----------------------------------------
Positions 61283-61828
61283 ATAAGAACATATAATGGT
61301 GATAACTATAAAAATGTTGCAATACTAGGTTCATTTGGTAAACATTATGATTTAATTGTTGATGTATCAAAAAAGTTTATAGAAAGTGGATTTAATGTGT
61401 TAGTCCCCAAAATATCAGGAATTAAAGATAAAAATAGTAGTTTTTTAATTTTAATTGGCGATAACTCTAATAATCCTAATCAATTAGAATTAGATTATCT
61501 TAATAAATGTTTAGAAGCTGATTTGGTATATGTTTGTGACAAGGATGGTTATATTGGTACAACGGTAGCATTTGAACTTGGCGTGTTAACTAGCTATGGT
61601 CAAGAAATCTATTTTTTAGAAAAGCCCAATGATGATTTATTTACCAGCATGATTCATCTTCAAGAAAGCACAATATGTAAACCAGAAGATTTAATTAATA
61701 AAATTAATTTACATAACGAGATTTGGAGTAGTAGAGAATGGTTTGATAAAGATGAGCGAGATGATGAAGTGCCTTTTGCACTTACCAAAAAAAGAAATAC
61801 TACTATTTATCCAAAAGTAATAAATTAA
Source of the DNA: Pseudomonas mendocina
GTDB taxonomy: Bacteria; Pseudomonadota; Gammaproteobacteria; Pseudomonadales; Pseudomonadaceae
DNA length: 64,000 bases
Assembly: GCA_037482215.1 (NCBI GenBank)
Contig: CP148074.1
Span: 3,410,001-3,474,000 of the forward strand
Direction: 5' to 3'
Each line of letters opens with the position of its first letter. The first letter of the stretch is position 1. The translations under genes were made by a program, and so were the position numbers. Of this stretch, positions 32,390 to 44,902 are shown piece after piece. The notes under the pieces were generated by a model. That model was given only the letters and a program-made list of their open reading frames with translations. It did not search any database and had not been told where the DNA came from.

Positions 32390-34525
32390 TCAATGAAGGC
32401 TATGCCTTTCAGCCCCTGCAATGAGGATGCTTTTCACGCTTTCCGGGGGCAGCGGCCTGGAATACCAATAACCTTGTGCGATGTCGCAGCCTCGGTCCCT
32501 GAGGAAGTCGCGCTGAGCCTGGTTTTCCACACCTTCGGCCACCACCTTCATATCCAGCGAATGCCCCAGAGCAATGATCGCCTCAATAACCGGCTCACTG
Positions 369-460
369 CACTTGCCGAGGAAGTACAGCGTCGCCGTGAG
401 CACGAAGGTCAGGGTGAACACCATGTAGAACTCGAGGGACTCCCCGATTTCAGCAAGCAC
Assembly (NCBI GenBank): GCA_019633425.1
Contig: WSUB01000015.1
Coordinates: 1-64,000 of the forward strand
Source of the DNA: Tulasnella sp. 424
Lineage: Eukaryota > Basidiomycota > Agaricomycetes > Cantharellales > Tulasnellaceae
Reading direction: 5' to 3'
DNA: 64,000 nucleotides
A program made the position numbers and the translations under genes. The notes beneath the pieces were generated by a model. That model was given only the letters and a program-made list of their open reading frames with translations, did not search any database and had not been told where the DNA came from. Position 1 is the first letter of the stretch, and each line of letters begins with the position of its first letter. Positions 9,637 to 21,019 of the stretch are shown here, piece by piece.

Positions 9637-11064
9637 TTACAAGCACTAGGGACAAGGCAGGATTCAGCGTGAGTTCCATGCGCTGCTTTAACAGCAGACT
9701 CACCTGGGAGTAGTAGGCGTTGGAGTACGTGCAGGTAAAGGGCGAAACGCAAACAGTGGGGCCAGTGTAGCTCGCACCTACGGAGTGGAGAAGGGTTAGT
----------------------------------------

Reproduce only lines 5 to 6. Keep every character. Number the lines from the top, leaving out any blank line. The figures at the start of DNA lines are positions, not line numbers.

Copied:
61501 TAATAAATGTTTAGAAGCTGATTTGGTATATGTTTGTGACAAGGATGGTTATATTGGTACAACGGTAGCATTTGAACTTGGCGTGTTAACTAGCTATGGT
61601 CAAGAAATCTATTTTTTAGAAAAGCCCAATGATGATTTATTTACCAGCATGATTCATCTTCAAGAAAGCACAATATGTAAACCAGAAGATTTAATTAATA